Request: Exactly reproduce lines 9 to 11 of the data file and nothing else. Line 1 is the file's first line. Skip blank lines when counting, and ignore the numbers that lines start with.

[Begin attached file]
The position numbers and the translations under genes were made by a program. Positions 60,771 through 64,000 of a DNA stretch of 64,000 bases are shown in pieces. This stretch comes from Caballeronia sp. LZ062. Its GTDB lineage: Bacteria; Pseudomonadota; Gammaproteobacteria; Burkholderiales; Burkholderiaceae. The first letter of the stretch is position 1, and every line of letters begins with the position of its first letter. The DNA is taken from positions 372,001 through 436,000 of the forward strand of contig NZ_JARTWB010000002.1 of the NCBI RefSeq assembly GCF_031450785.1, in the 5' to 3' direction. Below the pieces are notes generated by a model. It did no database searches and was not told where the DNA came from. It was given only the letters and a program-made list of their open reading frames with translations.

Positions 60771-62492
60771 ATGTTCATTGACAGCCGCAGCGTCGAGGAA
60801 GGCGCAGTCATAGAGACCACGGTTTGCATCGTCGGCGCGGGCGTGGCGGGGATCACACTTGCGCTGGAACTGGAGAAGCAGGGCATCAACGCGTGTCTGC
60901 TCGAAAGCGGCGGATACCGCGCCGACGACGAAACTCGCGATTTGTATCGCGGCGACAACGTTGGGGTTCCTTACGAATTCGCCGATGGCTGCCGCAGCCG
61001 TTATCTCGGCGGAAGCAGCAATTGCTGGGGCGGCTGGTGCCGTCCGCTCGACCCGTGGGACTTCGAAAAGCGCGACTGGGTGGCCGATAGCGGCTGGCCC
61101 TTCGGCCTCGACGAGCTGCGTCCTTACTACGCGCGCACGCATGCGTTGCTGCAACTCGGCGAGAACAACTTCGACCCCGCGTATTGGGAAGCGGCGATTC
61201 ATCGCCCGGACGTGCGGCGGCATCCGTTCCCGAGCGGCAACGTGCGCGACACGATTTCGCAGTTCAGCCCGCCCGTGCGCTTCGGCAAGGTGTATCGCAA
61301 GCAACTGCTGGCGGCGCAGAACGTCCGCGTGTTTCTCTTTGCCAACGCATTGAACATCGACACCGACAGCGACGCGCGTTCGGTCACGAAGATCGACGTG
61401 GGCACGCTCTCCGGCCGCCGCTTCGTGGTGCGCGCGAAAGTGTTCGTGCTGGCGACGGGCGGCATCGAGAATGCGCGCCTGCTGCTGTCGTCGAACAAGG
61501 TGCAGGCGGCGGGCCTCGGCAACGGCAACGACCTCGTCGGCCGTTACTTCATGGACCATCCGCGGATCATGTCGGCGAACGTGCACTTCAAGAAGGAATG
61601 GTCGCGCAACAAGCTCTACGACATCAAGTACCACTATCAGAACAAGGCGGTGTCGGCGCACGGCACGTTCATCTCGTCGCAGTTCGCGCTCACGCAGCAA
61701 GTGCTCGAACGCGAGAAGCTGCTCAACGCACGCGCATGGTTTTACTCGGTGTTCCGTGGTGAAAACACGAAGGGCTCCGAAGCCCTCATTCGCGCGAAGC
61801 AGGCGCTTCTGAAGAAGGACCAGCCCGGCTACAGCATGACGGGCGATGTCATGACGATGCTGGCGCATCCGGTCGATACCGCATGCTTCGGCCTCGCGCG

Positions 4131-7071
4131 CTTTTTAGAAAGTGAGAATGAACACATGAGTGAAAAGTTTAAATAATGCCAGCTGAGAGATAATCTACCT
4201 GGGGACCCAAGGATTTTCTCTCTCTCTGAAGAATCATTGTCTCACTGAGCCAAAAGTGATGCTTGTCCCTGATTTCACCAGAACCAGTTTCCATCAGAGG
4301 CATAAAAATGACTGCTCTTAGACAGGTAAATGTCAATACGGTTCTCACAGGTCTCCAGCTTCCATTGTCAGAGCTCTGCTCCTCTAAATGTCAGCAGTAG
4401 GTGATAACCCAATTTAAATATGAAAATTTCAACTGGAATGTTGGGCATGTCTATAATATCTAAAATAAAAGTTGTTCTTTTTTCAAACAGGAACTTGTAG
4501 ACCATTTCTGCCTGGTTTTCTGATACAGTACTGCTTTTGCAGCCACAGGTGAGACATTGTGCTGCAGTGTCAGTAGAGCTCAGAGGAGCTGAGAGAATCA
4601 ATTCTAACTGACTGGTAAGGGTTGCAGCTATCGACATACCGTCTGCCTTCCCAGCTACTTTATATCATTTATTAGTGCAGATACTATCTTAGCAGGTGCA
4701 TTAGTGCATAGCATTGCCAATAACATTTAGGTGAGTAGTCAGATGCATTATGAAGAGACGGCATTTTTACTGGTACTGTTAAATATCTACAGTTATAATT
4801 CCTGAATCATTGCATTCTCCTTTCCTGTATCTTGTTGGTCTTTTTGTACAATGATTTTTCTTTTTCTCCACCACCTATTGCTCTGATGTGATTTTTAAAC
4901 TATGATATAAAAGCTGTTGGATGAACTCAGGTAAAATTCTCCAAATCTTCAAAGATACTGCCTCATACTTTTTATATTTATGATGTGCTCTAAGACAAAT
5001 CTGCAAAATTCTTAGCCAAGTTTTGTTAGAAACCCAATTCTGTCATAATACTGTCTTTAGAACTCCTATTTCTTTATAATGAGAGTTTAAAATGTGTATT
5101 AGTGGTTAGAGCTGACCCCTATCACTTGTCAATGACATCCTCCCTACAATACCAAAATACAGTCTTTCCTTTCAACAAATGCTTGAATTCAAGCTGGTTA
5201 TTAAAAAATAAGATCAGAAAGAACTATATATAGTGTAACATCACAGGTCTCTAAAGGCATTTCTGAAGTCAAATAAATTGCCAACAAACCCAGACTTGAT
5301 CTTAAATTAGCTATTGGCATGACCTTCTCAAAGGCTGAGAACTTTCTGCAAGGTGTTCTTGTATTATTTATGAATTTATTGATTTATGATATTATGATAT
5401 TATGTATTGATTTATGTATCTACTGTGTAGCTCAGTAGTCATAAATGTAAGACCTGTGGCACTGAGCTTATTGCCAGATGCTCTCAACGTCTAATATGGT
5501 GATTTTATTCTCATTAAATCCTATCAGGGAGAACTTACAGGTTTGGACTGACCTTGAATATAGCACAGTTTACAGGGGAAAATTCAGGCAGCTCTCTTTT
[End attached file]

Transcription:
61301 GCAACTGCTGGCGGCGCAGAACGTCCGCGTGTTTCTCTTTGCCAACGCATTGAACATCGACACCGACAGCGACGCGCGTTCGGTCACGAAGATCGACGTG
61401 GGCACGCTCTCCGGCCGCCGCTTCGTGGTGCGCGCGAAAGTGTTCGTGCTGGCGACGGGCGGCATCGAGAATGCGCGCCTGCTGCTGTCGTCGAACAAGG
61501 TGCAGGCGGCGGGCCTCGGCAACGGCAACGACCTCGTCGGCCGTTACTTCATGGACCATCCGCGGATCATGTCGGCGAACGTGCACTTCAAGAAGGAATG